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Investing 101: It’s Time To Check Your Asset Allocation

Matt Nesto

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We welcome the New Year with a new segment here on Breakout, called Investing 101. It's designed to demystify the daunting world of investing and crack the code on the language and jargon of Wall Street. We hope it's fun, helpful and inspirational for investors of all levels of experience.

If you were setting out to bake a cake, the first thing you would need to do is figure out what kind you wanted and then put together a list of ingredients. The same is true when building your own portfolio.

Before picking your ingredients, you need to first determine your objective (what you want your investments to do) and your risk tolerance (how you'd like the journey go). Once you have done that, the fun part is putting together the right ingredients.

Generally speaking, the most portfolios contain a mix of 3 asset classes: Stocks, bonds, and cash. You are free to add as much or as little of each as you'd like. The resulting mix is known as your asset allocation and it is typically expressed in percentage terms and frequently displayed as a pie chart.

"There's a lot an investor needs to think about when they figure out how much to put into the different slices of the pie," says Jim Randel, author of Money: Get It, Guard It, Grow It. He pinpoints factors such as age, retirement aspirations, available income and savings.

There are countless asset allocation calculators available for free on the internet to help you determine the right blend for your personal situation. Once you have established your base allocation or mix of assets (e.g. 75% stocks, 20% bonds, 5% cash) it's time to put your formula to work!

Say you had $1,000 to invest each month, and your allocation was 75/20/5, you would be adding $750 a month to your stocks, $200 to your bonds, with the rest going in to cash.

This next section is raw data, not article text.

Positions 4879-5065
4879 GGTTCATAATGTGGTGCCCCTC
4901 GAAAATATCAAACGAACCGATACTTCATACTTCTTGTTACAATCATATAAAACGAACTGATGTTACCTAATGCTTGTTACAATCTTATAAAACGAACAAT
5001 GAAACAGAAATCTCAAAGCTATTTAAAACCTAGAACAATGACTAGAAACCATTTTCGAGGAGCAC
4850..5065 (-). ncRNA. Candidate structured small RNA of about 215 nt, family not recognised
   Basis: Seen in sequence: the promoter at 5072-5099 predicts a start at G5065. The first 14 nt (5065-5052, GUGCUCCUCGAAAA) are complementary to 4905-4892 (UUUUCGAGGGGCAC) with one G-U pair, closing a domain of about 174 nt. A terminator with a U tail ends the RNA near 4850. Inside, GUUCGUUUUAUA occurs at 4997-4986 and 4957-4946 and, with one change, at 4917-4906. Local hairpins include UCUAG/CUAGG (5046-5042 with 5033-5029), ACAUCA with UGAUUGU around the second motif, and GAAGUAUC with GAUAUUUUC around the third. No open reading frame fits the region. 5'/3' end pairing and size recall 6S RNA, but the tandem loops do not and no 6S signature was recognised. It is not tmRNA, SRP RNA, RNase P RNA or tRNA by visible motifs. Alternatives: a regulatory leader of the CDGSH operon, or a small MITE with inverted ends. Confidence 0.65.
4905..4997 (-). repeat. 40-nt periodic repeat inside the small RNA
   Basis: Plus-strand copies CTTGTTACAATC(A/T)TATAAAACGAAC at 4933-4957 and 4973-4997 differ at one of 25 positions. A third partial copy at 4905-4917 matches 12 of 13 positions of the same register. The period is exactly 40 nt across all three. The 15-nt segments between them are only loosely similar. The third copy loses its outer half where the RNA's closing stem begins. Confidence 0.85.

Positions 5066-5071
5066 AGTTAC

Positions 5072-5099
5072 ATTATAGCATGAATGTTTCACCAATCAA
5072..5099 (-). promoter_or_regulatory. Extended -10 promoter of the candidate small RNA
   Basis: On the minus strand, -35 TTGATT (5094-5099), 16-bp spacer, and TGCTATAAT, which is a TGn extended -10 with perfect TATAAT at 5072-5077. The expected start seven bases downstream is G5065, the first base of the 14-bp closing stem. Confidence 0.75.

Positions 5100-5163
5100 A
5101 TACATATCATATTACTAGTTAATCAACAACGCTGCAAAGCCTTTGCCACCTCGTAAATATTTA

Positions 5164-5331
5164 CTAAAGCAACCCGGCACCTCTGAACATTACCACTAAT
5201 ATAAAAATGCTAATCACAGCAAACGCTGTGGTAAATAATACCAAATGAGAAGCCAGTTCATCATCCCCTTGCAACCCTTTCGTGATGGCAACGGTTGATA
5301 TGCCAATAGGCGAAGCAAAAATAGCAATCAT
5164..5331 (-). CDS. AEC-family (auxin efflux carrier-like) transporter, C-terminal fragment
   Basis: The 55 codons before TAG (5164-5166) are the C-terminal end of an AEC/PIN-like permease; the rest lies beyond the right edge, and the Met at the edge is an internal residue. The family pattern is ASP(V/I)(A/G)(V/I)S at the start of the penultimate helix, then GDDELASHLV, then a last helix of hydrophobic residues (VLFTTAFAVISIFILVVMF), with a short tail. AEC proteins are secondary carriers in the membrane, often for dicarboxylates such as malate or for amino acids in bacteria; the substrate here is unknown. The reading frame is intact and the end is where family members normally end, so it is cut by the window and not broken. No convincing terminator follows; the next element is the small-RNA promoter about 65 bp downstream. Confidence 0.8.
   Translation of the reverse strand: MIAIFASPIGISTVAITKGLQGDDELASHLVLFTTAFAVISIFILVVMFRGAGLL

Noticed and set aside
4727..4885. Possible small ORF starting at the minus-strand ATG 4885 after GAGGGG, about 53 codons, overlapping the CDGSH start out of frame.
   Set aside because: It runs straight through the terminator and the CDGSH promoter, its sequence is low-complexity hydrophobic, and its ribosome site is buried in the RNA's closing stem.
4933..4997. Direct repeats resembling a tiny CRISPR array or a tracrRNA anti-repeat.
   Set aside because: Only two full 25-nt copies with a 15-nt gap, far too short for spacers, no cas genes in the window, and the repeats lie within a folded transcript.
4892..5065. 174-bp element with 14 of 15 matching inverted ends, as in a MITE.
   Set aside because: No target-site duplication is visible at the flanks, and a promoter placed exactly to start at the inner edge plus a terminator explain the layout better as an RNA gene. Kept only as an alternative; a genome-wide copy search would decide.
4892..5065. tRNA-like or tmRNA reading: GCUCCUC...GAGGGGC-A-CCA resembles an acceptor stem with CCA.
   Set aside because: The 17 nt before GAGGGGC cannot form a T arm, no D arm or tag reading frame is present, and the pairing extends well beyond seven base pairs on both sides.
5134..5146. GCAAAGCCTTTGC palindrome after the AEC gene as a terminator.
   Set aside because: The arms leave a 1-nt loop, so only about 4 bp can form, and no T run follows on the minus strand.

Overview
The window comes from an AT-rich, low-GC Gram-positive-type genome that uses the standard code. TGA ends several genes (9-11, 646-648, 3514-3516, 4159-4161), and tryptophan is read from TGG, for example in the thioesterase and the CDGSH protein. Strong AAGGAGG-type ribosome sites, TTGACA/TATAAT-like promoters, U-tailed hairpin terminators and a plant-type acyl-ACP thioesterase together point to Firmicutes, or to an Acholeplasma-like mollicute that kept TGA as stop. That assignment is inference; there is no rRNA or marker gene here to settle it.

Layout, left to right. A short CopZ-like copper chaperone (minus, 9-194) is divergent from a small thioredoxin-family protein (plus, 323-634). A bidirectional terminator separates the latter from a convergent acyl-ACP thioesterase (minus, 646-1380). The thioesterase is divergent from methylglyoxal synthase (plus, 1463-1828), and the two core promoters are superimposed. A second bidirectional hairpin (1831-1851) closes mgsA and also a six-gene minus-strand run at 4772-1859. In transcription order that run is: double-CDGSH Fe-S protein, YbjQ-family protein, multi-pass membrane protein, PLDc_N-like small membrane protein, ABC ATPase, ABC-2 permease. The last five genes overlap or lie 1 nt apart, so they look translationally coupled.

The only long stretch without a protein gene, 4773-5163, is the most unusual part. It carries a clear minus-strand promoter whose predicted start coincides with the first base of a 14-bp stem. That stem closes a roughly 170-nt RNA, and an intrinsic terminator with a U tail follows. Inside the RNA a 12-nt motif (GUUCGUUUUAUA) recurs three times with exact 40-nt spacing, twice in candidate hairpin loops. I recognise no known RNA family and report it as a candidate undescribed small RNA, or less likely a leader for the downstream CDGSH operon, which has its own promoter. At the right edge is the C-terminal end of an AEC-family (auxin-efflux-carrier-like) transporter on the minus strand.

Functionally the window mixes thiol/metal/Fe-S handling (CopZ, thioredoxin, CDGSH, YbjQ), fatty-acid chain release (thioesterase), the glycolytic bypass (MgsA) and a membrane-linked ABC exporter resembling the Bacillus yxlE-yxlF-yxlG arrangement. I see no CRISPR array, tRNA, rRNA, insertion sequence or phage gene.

As more money is added over time, and your various investments change in value, you will need to periodically make adjustments to stay within your original allocation figures. It is a process known as rebalancing. Randel recommends doing this at least once or twice or a year, and then even more frequently as your portfolio gets larger and more complex. But keep in mind, as your investments grow, you will also need to do a second level of allocating or sub-allocating.

What this means is, if you have a $10,000 portfolio that is supposed to be 75% invested in stocks, you will need to determine how to divide that chunk of the pie up. In this case, you could divide $7500 evenly between 3 different types of stocks or stock fund, e.g. $2500 into a small cap fund, $2500 in an emerging markets fund and $2500 in a technology sector.

Says Randel; "How you allocate within an asset class is as important as how you allocate between asset classes."

As I said, the more money that you have invested, the more often you will need to rebalance your funds. Most experts say do it at least once or twice a year, and says the New Year is a perfect opportunity to do so.

He thinks investors need to consider at least 3 areas when carving up their assets including:

- a changing world view

- personal life changes or situation (job, divorce, baby etc)

- part of a healthy routine (don't leave it to chance)

So there you have it; a quick look at asset allocation, sub-allocation, and re-balancing. Good luck and let us know below if there is a topic you would like discussed in our next Investing 101 in the comment section below or on Twitter @MattNesto